Clark is no longer just Richard’s former rival and personal hero.  They know each other well and each admire the other.  How can you not admire the hell out of Superman, anyway, especially when you know him well enough to know the kinds of things he struggles with and the few things he fears.  If there’s anything, ever, that Richard can do to help Clark, he does it, often unasked – to see the need is to want to fulfill it.  The affection between the two men is unashamed; Richard isn’t one of those guys who get squeamish about hugging another guy.  He and Clark are pals, buddies, whatever you want to call it, they’re close enough to hug and not feel silly.

 

As for the twins, Richard still thinks of them as his, and the feeling is mutual.  Jason is still his son and Kala is his older daughter.  They may not always be under his roof, but they’re rarely further away than just across town.  He also worries about how much responsibility Jason is taking, and has been subtly trying to hint that the boy doesn’t have to immediately grow up into Clark’s image.  If Jason wants to be a little more experimental, a little more laid-back and playful, that’s an okay choice to make right now.  He doesn’t have to be a man just yet; he still has a few years of boyhood left.  Kala, on the other hand, doesn’t worry Richard as much as she worries the rest of the family.  He sees a little of the snarkier side of her that’s driving Lois crazy, but he also sees a lot of her relationship with Kristin.  There’s nothing wrong with Kala that going to college won’t fix (she has to move out from under her mother’s nose – they are far too much alike and that’s what’s causing the personality conflict).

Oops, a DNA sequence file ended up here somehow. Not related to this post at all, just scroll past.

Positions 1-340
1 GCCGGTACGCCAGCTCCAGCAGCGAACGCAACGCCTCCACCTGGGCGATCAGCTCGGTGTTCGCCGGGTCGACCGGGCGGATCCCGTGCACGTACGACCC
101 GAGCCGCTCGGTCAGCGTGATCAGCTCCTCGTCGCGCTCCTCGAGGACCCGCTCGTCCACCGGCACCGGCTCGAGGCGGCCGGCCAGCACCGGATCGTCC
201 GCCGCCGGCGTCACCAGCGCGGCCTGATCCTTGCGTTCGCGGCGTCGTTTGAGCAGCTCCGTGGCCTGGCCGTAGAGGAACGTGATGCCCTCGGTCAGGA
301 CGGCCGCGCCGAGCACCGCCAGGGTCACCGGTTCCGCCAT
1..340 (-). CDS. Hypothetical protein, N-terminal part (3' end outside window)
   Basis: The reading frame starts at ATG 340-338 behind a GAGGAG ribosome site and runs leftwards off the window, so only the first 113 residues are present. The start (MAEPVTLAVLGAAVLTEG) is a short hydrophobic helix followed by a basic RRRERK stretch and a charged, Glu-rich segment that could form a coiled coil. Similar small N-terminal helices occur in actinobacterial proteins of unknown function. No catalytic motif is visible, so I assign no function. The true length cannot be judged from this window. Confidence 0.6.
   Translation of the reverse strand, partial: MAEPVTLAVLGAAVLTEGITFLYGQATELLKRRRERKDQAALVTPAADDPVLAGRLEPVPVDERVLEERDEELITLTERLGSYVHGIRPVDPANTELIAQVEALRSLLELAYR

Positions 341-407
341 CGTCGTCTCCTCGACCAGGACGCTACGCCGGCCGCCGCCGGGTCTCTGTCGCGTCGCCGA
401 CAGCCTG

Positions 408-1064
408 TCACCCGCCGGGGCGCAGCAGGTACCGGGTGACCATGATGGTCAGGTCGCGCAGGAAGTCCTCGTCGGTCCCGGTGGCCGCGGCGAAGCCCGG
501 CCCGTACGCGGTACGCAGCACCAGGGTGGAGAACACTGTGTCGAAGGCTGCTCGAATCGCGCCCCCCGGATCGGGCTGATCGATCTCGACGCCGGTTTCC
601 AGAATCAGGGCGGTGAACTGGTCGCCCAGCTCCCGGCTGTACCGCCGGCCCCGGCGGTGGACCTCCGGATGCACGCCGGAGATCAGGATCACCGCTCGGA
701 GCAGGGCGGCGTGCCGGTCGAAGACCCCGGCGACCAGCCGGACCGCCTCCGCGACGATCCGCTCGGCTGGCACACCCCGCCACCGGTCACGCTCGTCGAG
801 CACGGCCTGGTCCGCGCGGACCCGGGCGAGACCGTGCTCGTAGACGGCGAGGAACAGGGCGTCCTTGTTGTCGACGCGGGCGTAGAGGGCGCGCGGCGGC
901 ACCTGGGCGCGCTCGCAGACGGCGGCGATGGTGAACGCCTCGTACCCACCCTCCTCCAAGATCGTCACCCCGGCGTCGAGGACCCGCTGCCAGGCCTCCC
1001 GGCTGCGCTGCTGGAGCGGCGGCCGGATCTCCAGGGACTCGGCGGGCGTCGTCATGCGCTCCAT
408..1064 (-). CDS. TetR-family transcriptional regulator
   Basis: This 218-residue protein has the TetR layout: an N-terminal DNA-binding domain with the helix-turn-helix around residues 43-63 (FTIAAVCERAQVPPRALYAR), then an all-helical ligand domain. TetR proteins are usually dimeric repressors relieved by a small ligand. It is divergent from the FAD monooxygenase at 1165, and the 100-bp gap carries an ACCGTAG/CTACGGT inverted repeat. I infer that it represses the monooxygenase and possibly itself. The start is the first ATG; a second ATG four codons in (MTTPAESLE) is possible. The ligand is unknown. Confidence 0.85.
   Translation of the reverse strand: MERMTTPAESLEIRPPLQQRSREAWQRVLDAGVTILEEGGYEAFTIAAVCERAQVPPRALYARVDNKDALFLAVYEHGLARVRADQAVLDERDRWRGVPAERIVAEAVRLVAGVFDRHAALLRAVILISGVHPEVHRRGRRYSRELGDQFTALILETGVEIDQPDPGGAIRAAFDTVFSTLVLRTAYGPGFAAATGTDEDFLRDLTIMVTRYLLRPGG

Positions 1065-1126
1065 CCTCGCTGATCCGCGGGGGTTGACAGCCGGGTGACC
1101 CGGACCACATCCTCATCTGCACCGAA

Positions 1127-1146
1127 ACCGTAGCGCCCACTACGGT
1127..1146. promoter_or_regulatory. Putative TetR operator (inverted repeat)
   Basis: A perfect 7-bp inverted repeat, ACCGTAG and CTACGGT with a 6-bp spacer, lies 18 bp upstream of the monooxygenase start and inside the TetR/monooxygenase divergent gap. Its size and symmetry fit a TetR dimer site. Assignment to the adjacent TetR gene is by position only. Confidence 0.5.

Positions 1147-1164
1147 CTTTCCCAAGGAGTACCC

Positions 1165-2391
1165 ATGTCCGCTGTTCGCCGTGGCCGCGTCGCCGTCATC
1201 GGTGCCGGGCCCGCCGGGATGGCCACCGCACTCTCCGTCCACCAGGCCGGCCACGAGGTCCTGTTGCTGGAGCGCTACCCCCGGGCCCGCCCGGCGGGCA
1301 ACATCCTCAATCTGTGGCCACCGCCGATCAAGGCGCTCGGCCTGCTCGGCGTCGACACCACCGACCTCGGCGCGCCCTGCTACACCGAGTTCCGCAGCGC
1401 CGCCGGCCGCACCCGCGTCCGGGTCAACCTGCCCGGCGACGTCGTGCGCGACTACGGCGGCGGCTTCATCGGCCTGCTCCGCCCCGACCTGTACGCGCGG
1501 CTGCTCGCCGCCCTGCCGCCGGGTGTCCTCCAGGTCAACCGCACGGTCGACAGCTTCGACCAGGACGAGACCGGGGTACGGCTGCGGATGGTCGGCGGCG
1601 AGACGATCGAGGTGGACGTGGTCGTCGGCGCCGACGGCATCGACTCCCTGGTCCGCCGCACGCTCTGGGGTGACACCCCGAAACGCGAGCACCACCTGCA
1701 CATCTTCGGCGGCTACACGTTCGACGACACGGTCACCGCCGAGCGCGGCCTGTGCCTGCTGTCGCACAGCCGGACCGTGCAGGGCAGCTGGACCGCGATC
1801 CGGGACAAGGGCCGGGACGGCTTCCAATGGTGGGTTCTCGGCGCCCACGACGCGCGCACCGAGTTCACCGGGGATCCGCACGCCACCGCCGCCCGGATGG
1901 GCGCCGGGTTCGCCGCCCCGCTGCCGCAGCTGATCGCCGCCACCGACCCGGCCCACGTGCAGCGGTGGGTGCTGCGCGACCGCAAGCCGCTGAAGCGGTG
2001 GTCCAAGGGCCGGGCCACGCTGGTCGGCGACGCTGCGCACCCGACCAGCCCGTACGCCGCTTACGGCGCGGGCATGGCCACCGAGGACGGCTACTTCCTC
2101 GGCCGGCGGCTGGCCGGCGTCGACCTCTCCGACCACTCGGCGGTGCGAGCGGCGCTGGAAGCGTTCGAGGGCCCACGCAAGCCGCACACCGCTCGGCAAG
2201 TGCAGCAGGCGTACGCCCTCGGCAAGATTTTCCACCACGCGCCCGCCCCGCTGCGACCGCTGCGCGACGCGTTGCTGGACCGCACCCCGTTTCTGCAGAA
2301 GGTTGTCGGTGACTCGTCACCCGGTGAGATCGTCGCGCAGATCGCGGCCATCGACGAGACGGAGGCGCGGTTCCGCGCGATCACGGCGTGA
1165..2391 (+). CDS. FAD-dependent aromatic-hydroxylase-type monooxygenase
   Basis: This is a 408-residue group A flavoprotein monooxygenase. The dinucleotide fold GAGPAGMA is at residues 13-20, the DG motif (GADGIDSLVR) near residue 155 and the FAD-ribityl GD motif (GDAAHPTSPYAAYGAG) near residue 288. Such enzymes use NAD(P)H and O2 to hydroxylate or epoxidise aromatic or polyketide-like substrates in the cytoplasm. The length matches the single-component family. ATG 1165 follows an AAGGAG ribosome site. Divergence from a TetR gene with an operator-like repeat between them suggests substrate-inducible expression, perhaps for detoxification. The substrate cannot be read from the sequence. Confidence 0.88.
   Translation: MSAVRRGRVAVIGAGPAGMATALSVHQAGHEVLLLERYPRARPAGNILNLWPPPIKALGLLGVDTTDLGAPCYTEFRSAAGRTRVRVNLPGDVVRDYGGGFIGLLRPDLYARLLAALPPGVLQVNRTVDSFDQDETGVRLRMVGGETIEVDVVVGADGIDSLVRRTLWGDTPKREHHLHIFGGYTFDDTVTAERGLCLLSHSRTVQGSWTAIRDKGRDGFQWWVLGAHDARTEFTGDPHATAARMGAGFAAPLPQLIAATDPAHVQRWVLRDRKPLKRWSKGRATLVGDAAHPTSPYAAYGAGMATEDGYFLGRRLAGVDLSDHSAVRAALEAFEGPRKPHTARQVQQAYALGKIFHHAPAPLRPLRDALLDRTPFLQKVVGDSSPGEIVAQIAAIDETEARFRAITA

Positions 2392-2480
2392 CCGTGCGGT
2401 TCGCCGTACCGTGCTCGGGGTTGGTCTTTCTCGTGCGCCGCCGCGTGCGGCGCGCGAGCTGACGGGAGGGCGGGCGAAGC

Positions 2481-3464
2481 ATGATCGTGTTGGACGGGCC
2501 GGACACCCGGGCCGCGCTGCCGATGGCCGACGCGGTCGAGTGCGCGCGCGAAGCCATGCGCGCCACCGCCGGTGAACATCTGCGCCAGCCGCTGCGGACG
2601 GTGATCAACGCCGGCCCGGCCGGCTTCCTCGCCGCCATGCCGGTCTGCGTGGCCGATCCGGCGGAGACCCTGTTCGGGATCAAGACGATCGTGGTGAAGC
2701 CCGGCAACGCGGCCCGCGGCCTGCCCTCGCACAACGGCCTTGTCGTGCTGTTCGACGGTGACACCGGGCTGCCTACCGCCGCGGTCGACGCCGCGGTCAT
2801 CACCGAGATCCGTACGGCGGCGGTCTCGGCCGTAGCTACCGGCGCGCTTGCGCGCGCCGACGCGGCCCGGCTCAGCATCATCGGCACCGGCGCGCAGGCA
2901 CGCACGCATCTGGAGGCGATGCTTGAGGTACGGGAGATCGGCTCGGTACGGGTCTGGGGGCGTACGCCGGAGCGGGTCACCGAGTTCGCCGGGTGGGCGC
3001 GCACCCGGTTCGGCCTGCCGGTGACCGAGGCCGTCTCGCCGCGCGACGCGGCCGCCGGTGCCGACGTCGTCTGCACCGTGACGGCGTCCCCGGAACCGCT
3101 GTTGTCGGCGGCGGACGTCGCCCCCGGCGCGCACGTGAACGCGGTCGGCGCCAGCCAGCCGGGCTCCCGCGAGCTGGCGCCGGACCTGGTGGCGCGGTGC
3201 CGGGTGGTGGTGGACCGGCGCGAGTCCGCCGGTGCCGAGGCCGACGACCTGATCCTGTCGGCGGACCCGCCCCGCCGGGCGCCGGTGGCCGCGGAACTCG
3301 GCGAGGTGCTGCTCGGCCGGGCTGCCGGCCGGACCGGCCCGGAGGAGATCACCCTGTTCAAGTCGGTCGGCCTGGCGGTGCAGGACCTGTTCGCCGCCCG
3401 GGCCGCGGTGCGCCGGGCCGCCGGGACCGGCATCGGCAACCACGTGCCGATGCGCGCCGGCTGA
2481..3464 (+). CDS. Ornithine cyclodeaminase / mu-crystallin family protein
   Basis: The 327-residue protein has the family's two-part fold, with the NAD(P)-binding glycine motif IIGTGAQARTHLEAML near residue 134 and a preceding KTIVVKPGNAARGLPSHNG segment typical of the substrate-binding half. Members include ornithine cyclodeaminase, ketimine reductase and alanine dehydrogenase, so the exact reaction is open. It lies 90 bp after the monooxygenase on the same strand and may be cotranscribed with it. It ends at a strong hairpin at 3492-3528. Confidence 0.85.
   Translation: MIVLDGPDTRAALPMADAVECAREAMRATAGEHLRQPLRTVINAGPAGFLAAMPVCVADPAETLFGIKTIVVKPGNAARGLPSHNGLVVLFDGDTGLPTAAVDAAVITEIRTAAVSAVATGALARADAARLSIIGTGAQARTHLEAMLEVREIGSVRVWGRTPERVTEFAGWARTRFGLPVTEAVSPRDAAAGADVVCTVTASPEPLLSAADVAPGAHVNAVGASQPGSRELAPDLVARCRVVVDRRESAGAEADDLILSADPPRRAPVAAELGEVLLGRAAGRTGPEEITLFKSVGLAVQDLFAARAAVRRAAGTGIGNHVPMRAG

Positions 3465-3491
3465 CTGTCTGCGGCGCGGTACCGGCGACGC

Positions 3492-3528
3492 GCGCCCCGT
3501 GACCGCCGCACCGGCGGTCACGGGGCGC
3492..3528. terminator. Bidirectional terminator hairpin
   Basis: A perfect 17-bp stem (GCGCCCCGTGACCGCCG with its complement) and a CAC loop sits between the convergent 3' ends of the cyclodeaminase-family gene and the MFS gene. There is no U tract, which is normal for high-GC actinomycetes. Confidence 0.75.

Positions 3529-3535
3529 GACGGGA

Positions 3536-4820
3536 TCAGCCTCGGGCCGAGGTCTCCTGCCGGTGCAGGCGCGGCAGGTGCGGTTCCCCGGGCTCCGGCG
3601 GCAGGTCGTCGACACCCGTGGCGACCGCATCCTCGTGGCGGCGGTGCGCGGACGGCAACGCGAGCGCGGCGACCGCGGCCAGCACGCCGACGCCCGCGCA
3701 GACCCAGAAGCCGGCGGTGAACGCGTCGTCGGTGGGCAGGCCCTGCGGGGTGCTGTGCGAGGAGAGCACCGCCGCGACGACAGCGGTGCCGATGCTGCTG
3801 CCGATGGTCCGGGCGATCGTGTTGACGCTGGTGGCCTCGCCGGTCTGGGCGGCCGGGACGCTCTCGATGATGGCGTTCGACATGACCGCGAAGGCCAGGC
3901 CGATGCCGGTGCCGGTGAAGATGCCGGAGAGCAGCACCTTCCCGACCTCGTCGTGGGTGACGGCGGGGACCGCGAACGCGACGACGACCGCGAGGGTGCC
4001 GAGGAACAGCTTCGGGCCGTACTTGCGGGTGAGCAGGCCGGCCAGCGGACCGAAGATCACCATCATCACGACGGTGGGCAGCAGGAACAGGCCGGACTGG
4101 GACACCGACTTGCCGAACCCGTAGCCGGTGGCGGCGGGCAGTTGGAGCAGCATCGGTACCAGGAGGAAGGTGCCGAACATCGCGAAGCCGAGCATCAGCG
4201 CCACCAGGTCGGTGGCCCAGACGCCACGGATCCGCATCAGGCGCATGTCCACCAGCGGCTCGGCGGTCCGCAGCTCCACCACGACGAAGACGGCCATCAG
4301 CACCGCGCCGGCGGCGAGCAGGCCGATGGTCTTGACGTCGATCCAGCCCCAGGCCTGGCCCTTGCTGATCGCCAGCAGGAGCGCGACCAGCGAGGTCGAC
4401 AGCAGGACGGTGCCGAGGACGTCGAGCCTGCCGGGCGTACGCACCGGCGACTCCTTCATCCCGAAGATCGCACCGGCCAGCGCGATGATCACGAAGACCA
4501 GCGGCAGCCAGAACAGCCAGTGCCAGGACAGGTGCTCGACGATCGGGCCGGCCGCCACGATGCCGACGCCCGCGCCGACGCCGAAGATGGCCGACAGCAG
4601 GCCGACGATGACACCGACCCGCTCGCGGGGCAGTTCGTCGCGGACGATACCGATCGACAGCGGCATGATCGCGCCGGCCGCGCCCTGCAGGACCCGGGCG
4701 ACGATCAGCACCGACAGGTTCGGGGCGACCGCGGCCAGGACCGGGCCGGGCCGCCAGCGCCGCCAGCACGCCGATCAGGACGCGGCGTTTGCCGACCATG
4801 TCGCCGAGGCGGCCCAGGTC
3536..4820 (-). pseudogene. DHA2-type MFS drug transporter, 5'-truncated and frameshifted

Kristin is the baby of the extended family and the apple of Richard’s eye.  She’s the perfect mix of her two parents, and while Richard sees a miniature Lana in his daughter, he also sees his own playful spirit.  He adores her and is constantly on the verge of spoiling her rotten, but this isn’t favoritism.  He loves all three kids that much, it’s just that he gets to show it more with Kristin.  Kristin is his angel-baby; the twins are still his kiddle-monsters.

 

To the extended cast, Richard is a friend of nearly all of them, including the circle of women to which Lois and Lana belong.  His animosity toward Tobie Raines has softened over the years, but the two still verbally spar whenever they meet.  It’s a tradition now.

 

Richard still considers Ron and Lucy his in-laws, and is the beloved uncle of their four children.  Sam, the oldest, is seeking a military career and often turns to Richard (as a former Air Force man) for advice.  The ‘family’ group – the Troupes, the Lane-Kents, and the Whites, plus Ella (before her death) and sometimes Martha and Ben, frequently vacation together, and Richard loves those trips.  He likes being part of a large group and is frequently one of the leaders on excursions – first to ride a roller coaster, sitting up front on a whitewater raft, and generally allowing his adventuresome fun-loving spirit free rein.  The rest of the family loves these qualities in him as well.

 

In terms of his career, the Aviation Journal job is clearly just a placeholder.  Richard is still very close with his uncle.  He’s frequently at the Daily Planet, often having lunch with Lois and Clark, and everyone knows he will eventually come back to the paper someday.  In what role, no one is certain, but he’s Perry’s heir as much as Lois is, and he’s never cut ties with the Planet.  His current work suits him, but it’s more of a hobby than a calling – Lana’s money means he doesn’t have to work, but he prefers to have an income and to stay involved with journalism.  Because he refuses to hobnob with the higher-ups (he’d rather be with his wife and kids), he will never advance past his current position of departmental manager.  That’s fine with Richard – for now.  Kristin is young and needs her Daddy home, but when she’s older, everyone expects Richard to seek some kind of advancement or transfer.